On Jordan’s Banks the Baptist’s Cry

On Jordan’s banks the Baptist’s cry
Announces that the Lord is nigh;
Awake and hearken, for he brings
Glad tidings of the King of kings.

Then cleansed be every breast from sin;
Make straight the way for God within;
Prepare we in our hearts a home
Where such a mighty Guest may come.

For thou art our salvation, Lord,
Our refuge and our great reward;
Without thy grace we waste away
Like flowers that wither and decay.

To heal the sick stretch out thine hand,
And bid the fallen sinner stand;
Shine forth and let thy light restore
Earth’s own true loveliness once more.

All praise, eternal Son, to thee,
Whose advent doth thy people free;
Whom with the Father we adore
And Holy Ghost for evermore.

~ Charles Coffin, 1736, trans. John Chandler, 1837
Tune: Michael Praetorius’s “Puer nobis nascitur,” 1609. (This tune is also used for the next Advent hymn I’ll post, “O Come, Redeemer of the Earth.”)  “On Jordan’s Banks” is also sung to “Winchester New.” You can hear both tunes here and here.)

*         *        *        *         *

I noted in my last post that Advent hymns have deep roots in Scripture. And you can see this clearly above. You can also see what I meant in my last post about Advent hymns playing with the notion of Christ’s coming on at least three different levels.

This hymn opens, of course, with John’s baptism of repentance by the Jordan River. In so doing, it puts us in the position of hearers of John, whom John instructs to “Make straight the way of the Lord.” John’s own message is taken from Isaiah 40, where the way of the Lord is envisioned geographically as a highway cutting through mountains and valleys (thus necessitating that the valleys be filled in, and the mountains levelled). But in John’s message, and in Coffin’s hymn, the “way of the Lord” is explicitly spiritualized. Coffin specifies that the way needs to be made “straight” to reach the human heart.

Also underscoring the Old Testament background to this hymn are a pair of references in stanza 3. Stanza 3 juxtaposes two Scriptural passages that aren’t usually put together. It begins with a citation of Gen. 15:1, where God tells Abraham “I am your refuge and your great Reward.” God’s self-declaration in Gen. 15 includes His making of the Abrahamic Covenant: the promise to Abraham that includes both land and descendants, among whom will of course be the Messiah. In contrast to this Genesis reference, the hymn juxtaposes another citation from Is. 40 (shortly following the passage about the “way of the Lord”), where all flesh is described as fading like the grass. The implication is that our mortality is not overcome except by the action of God’s covenant faithfulness, manifested specifically in the coming of the Messiah.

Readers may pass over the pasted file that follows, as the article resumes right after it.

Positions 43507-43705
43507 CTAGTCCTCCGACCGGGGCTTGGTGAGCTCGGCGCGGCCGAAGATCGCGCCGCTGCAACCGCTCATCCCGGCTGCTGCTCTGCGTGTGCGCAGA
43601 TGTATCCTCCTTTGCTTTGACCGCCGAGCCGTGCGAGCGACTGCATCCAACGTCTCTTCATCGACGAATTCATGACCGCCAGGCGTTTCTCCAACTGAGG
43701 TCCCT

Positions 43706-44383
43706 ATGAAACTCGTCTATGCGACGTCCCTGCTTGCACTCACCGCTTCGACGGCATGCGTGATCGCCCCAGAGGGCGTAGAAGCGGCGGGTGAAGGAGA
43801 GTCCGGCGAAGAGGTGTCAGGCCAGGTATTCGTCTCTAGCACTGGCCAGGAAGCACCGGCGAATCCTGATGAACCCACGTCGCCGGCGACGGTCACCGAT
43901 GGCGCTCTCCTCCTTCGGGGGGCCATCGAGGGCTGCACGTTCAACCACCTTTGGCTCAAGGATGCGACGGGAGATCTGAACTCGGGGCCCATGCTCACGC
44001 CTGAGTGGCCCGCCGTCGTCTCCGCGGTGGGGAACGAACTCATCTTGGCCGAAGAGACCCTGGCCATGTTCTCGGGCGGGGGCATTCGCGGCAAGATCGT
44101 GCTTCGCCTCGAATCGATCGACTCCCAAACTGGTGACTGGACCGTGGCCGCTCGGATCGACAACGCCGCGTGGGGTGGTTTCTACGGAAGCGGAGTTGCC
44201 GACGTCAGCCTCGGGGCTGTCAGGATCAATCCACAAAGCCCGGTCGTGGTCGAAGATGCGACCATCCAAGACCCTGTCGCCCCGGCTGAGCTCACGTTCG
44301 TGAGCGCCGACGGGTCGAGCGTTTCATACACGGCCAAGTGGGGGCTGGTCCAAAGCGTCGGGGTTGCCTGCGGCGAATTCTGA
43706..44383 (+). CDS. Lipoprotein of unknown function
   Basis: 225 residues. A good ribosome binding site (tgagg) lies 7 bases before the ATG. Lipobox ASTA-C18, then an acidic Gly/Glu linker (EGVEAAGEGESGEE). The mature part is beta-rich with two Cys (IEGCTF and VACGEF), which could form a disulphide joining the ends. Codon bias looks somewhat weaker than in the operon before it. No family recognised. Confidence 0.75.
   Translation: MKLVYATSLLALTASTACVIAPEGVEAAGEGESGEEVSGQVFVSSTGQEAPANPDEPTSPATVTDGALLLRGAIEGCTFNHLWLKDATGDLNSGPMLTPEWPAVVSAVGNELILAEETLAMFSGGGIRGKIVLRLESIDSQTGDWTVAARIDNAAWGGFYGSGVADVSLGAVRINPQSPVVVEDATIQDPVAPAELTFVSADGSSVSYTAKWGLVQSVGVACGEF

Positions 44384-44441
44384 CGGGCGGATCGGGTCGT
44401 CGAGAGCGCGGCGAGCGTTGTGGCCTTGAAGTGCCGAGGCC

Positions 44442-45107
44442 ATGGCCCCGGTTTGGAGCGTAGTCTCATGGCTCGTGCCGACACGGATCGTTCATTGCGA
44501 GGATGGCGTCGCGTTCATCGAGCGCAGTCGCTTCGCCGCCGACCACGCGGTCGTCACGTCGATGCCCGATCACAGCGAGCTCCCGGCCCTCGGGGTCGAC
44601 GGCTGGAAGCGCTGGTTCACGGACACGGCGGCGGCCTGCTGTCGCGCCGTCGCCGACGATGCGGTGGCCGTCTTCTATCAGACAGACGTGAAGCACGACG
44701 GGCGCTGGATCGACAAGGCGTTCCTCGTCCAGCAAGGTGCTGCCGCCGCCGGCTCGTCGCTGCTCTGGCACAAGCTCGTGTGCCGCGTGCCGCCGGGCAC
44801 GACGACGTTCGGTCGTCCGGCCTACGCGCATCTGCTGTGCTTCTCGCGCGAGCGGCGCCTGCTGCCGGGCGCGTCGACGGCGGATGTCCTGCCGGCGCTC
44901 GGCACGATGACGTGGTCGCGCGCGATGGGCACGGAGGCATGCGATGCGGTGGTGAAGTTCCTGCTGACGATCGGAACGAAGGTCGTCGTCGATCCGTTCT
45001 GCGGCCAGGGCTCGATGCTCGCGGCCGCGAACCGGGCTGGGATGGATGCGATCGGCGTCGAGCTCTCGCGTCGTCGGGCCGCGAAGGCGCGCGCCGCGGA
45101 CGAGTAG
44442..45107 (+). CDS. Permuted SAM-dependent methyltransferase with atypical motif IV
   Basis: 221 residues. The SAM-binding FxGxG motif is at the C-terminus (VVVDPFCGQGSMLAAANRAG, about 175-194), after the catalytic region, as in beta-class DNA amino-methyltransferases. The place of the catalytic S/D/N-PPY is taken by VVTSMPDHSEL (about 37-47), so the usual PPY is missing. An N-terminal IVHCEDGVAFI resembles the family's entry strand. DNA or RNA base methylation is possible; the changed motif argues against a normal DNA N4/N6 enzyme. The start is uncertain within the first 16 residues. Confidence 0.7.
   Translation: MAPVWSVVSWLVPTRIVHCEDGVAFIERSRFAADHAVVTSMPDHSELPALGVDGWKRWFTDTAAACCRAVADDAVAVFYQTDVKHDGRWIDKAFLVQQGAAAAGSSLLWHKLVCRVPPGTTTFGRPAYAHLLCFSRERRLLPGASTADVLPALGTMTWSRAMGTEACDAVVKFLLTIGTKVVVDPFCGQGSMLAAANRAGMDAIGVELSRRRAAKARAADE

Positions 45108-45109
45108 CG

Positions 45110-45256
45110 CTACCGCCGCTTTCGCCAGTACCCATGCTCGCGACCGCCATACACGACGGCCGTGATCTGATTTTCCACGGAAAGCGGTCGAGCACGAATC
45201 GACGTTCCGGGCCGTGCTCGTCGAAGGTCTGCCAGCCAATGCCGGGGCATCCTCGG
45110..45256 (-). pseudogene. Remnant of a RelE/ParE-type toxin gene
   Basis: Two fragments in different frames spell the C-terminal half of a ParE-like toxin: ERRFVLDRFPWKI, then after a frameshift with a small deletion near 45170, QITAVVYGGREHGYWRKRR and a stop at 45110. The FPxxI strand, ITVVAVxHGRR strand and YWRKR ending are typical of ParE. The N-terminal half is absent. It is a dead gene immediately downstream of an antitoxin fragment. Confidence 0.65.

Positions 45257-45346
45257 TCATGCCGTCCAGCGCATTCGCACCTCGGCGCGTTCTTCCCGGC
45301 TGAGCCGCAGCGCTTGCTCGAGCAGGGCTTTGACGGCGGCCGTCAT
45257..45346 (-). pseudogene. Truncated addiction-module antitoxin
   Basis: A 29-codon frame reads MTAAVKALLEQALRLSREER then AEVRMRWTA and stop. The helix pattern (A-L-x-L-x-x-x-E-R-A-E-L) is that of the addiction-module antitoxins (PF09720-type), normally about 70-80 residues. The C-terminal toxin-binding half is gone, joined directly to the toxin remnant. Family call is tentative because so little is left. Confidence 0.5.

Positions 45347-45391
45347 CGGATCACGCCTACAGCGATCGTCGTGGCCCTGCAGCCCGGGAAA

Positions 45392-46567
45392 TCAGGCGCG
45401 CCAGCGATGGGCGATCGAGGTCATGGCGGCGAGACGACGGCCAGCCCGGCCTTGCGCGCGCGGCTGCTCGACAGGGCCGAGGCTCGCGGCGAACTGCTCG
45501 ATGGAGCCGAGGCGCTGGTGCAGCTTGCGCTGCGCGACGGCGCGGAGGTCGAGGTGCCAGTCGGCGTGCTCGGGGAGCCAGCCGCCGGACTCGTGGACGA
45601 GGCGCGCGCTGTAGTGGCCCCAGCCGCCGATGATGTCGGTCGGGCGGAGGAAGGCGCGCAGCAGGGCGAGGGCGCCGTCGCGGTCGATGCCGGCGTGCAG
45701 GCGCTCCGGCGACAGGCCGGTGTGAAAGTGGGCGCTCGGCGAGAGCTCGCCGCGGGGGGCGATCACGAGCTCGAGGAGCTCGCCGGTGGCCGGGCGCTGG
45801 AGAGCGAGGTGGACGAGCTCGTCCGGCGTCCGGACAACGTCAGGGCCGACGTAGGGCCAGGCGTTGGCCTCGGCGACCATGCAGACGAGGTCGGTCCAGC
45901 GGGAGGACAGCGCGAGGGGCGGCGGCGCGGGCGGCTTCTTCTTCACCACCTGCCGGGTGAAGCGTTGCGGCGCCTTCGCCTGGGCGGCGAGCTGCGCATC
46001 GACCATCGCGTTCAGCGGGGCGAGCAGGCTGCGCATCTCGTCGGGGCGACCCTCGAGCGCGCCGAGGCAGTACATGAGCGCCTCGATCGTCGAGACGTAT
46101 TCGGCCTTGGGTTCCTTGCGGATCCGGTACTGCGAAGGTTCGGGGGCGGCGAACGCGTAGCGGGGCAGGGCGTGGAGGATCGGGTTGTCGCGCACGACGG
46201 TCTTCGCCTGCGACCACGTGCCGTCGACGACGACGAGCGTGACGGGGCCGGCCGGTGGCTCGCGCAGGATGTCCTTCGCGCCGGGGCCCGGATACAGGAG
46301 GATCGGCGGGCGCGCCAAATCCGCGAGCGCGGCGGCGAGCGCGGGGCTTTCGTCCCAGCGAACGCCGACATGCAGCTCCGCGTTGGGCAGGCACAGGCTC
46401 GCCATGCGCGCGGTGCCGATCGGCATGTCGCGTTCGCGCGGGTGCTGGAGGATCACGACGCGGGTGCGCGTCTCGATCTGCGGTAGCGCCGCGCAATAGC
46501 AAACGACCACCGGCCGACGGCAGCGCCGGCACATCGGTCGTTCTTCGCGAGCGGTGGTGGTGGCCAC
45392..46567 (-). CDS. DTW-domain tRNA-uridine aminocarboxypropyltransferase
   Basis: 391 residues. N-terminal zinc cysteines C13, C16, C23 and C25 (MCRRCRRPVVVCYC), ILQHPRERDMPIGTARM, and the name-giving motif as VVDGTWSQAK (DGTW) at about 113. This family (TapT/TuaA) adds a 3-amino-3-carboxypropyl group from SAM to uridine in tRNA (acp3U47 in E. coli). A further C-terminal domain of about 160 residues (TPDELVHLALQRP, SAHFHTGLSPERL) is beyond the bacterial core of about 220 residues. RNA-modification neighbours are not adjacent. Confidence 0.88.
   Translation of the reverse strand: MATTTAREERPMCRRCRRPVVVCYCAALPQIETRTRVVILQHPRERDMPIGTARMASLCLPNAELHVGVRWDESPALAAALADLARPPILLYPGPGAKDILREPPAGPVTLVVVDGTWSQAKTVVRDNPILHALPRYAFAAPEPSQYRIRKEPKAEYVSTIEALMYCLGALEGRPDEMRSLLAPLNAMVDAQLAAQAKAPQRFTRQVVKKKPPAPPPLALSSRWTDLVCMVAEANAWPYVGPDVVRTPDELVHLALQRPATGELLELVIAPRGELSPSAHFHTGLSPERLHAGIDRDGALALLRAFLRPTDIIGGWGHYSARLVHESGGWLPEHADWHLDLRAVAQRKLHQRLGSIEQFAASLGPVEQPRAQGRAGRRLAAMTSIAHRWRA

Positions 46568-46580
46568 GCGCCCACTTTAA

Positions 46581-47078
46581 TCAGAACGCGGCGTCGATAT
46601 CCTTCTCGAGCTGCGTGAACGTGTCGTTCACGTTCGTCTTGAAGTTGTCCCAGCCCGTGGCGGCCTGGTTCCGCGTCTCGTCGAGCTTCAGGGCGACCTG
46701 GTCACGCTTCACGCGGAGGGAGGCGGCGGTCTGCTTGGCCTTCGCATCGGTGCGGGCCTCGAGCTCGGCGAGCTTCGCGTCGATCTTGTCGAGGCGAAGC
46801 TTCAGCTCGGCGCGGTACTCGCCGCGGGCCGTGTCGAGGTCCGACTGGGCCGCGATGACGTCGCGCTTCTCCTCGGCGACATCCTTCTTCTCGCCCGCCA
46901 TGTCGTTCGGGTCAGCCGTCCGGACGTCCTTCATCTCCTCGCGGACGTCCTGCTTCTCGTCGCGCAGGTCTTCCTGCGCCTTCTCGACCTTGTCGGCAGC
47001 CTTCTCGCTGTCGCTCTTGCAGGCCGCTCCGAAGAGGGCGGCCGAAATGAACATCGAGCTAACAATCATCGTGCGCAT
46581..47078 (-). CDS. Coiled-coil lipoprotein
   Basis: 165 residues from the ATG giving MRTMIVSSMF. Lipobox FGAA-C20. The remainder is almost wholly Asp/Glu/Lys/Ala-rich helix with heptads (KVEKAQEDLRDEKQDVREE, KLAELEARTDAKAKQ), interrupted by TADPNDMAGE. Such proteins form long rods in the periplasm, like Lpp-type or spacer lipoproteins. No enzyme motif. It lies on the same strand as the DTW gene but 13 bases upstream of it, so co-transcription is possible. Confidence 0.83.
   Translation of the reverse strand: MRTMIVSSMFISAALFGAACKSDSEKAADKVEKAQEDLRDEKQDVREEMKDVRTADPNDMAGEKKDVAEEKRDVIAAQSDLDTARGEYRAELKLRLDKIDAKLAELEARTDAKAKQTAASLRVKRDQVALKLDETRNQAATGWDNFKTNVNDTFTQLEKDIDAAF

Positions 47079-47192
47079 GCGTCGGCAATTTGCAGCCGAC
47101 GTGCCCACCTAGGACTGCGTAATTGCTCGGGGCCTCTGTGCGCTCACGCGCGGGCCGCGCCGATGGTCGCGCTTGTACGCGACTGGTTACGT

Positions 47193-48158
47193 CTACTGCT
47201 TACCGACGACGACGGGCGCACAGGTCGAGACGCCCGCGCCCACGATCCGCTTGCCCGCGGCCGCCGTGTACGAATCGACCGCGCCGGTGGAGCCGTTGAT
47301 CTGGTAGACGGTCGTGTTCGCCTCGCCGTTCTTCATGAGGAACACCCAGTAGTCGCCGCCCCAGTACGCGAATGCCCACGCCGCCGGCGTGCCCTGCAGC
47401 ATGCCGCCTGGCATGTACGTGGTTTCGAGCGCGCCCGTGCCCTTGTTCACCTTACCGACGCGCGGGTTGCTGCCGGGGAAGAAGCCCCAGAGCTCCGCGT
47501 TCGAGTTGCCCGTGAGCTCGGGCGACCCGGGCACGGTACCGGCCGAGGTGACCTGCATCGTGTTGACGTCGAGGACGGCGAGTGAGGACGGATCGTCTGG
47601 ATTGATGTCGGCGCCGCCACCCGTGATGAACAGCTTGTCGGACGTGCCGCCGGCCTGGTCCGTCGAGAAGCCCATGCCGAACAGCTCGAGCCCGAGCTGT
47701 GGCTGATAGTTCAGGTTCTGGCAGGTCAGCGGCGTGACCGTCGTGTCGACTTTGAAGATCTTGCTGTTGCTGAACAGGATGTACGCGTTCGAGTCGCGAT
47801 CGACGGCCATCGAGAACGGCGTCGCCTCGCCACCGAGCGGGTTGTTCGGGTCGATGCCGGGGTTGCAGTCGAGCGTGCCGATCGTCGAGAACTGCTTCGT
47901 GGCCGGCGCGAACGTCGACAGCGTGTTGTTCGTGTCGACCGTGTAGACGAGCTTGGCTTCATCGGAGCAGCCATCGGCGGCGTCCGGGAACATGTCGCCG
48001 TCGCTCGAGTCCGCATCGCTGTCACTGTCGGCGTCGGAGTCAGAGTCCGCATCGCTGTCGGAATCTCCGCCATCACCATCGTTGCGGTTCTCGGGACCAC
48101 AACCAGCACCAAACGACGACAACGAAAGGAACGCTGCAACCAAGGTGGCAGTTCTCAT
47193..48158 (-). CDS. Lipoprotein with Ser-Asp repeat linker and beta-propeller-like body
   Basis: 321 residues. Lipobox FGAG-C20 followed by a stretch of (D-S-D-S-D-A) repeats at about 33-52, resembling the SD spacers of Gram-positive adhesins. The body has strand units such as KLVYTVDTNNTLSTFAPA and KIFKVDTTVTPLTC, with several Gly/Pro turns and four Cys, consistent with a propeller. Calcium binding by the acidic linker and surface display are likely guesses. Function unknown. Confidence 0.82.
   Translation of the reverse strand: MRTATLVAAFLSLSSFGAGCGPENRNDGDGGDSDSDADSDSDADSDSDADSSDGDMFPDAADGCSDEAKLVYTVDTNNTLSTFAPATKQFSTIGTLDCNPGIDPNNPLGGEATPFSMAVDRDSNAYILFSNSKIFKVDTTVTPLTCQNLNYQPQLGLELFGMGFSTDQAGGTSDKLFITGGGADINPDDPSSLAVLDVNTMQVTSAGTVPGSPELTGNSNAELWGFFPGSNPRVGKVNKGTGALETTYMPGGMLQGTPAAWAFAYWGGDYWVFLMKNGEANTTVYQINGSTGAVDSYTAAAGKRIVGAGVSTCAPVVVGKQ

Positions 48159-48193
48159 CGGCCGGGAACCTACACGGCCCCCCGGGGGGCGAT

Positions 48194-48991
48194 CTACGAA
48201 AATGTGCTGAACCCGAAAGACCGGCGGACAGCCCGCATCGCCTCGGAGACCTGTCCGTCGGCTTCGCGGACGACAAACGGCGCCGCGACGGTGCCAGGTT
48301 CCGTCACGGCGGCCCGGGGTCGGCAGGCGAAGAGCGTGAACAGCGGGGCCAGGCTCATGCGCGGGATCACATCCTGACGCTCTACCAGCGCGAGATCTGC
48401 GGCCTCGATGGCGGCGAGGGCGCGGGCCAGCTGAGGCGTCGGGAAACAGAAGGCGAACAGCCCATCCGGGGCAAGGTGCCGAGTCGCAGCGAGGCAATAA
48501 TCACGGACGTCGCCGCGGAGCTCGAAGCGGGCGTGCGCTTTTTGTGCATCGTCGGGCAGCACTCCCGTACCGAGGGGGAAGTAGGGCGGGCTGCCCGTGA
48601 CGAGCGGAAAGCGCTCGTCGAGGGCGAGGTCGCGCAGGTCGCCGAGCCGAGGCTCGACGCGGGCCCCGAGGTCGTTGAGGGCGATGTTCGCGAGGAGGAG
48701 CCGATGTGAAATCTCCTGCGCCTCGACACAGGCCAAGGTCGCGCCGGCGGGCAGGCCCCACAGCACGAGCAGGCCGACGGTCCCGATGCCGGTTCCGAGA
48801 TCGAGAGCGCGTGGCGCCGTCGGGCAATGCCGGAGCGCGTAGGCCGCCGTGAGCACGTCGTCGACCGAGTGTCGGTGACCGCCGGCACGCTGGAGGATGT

So the hymn compares us to the Jews awaiting the kingdom of God, such that we must prepare and repent, as they did. But this is not the only way the hymn relates us to the coming of Christ. Due to this hymn’s setting in the weeks before Christmas, it positions us as Christians awaiting the celebration of the Incarnation. It treats us as if we already knew that Christ, at His coming, would find no room in the Inn; so it instructs us to prepare Christ a “home” in our hearts. It also foreshadows Christ’s miracles while on earth: the healing of the sick and the forgiveness of sinners, expressed together in the same stanza as they are intertwined in the Gospels. The invocation to “Shine forth and let thy light restore / earth’s own true loveliness once more” is probably a reference to Malachi 4:2: “The sun of righteousness shall arise with healing in his wings.”

In the third place, in virtue of the fact that we are not actually Jews by the Jordan, and we are actually not waiting for Christ to be born, the hymn positions us as what we are: Christians preparing for Christ’s future return, when he will again heal the sick and raise the dead. The song can thus simultaneously be sung as an expression of the historical faith of the peoples of God, and of our own faith as we wait for Christ’s return.

The concluding stanza is a standard Trinitarian doxology.

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About middlingpoet

From the Gawain poet to Rainer Maria Rilke: I love traditional poetry.
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